Kevin Saunderson, one of the pioneers of techno music, fondly recalls his time living and working in the Eastern Market area in the late ’80s.

“Detroit always seemed like a sophisticated place, especially musically,” Saunderson said, during a telephone interview from Bali, where he was performing. He is among the many Detroit techno artists who play around the world. “Maybe it’s the legacy of Motown, (and) a strong African-American culture, but people always seemed to be open and ready for new sounds.”

The Motor City also provided “lots to rebel against,” said artist Cary Loren.

“It was a city where people wanted you to work in a factory, there was a lot of pressure to be a great consumer, there was racist government policies — that’s plenty to rail against if you have an artistic bent,” Loren said. “That’s why part of the cultural legacy of this town is loud, angry rock ‘n’ roll.”

Loren began to write underground zines, or homemade magazines, in the ’70s. He was a lyricist in the “noise band” Destroy All Monsters that was based in Ann Arbor and Detroit. Its original members included visual artists Mike Kelley and Niagara, who have gained international fame; a later version included members of MC5 and the Stooges. Loren and his wife now run the Book Beat store in Oak Park.

The sheen of the underground scene started dimming around 2010. By then, the city’s central business district contained 48 big empty buildings. The city’s populations, from 2000 to 2010, had dropped 25 percent, to 713,777. And the drop has continued, standing at 672,795, according to the latest census reports.

A local socialite who calls himself Mr. Detroit sits inside Bert’s Marketplace restaurant and jazz bar, a longtime survivor in the Eastern Market neighborhood.

But 2010 is when billionaire Dan Gilbert moved his Quicken Loans Inc. headquarters from Livonia to downtown. The move helped push greater downtown into an overdrive that even bankruptcy could not halt. The online mortgage firm and its host of companies now employ more 17,000 employees in the city. Overall, various developers and companies have invested billions in renovating the skyscrapers, historic mansions, a former X-rated movie theater. A gleaming new sports-entertainment complex, new residents, a Whole Foods market, and a Shinola flagship store have emerged.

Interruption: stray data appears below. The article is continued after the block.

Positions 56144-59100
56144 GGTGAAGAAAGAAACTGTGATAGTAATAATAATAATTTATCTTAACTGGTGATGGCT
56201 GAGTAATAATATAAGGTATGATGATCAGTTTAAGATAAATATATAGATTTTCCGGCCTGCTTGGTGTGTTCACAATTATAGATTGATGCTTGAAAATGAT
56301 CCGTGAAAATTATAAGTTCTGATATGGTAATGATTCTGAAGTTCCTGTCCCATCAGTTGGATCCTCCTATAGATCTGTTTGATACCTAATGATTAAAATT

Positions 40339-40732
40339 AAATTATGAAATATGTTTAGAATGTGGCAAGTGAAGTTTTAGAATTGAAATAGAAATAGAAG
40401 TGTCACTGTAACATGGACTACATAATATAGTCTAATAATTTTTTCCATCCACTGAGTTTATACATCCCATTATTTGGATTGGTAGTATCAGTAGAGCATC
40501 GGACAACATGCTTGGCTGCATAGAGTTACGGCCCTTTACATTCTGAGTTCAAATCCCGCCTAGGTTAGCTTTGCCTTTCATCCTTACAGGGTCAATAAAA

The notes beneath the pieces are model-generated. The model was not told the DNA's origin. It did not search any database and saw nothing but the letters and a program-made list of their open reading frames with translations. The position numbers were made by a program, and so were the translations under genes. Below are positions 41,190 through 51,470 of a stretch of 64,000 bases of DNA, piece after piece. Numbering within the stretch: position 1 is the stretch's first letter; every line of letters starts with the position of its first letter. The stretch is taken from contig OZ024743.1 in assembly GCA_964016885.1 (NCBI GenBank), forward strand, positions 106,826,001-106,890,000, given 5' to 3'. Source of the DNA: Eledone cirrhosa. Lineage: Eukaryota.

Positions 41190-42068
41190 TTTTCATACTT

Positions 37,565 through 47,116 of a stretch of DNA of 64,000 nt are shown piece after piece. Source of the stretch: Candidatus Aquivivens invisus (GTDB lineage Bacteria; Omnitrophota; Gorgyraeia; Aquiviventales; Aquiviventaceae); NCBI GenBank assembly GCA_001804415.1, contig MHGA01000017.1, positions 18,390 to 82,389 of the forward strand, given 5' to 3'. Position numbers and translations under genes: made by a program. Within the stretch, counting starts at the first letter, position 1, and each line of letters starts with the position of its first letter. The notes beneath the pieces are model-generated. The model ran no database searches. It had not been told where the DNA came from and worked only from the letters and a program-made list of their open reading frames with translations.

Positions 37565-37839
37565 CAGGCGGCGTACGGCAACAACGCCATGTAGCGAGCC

In 2016 alone, at least 110 development deals, including an estimated 32 new restaurants and bars, were unveiled. This year will likely see similar numbers.

Now, there are commissioned murals and other street art, pricey art galleries, open air markets with licensed vendors, a public bike share program, skateboard parks, hacker spaces, a school for music training, and more. Many of these changes are pitched as selling points to lure more businesses like Google and Amazon and more young, educated residents.

The situation today is not the same as when the area was filled with desperate artists who needed bargain-basement prices to hone their vision, Carducci said. “The brand of Detroit is authenticity,” he said. “You see so many examples of companies using that brand and wrapping it in a nostalgic patina.”

Upbeat on upswing

None of the nine artists and taste makers interviewed for this story were critical of the increasingly upscale environment.

“The part of Detroit with skyscrapers is not supposed to be the place where all the cheap underground places are ... downtown is supposed to be the place where there’s lot of office workers and fancy restaurants,” said Jerome Mongo.

In the late ’80s and ’90s, Mongo operated a host of small venues in New Center and downtown that featured many aspiring hip-hop and techno artists, including Kid Rock, Eminem, Slum Village and Blake Baxter. He also is a business partner of Maurice Malone, a friend he met while in high school who went to become a well known hip-hop fashion designer.

Jerome Mongo, left, and his father Larry Mongo at Cafe D’Mongo’s Speakeasy on Griswold in Detroit. Now open only on weekends, the spot was also the former home of Wax Fruit Rhythm Cafe.

“Don’t blame Dan Gilbert. I remember when people used to complain ‘Why don’t the suburban people spend their money downtown and invest here?’ That’s what’s happening,” Mongo said.

“There’s plenty of space left in Detroit neighborhoods for you to go and experiment. Go do it,” he said. “And better yet, buy the damn building wherever you are doing your thing.”

Twitter: @LouisAguilar_DN